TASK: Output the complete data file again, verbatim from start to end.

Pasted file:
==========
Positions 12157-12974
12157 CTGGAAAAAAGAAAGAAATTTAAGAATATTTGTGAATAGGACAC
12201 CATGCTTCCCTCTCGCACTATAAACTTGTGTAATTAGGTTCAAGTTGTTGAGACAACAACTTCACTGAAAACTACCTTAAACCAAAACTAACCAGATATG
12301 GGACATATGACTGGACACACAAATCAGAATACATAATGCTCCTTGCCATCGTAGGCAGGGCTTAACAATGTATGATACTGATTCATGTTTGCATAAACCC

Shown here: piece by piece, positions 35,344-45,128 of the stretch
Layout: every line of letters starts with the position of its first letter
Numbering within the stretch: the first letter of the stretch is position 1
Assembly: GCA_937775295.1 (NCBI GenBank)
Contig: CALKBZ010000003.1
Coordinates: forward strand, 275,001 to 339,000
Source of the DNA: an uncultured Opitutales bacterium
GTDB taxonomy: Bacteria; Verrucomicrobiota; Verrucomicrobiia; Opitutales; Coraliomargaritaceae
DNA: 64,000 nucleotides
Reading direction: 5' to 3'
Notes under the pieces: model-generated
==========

Positions 12157-12974
12157 CTGGAAAAAAGAAAGAAATTTAAGAATATTTGTGAATAGGACAC
12201 CATGCTTCCCTCTCGCACTATAAACTTGTGTAATTAGGTTCAAGTTGTTGAGACAACAACTTCACTGAAAACTACCTTAAACCAAAACTAACCAGATATG
12301 GGACATATGACTGGACACACAAATCAGAATACATAATGCTCCTTGCCATCGTAGGCAGGGCTTAACAATGTATGATACTGATTCATGTTTGCATAAACCC

Shown here: piece by piece, positions 35,344-45,128 of the stretch
Layout: every line of letters starts with the position of its first letter
Numbering within the stretch: the first letter of the stretch is position 1
Assembly: GCA_937775295.1 (NCBI GenBank)
Contig: CALKBZ010000003.1
Coordinates: forward strand, 275,001 to 339,000
Source of the DNA: an uncultured Opitutales bacterium
GTDB taxonomy: Bacteria; Verrucomicrobiota; Verrucomicrobiia; Opitutales; Coraliomargaritaceae
DNA: 64,000 nucleotides
Reading direction: 5' to 3'
Notes under the pieces: model-generated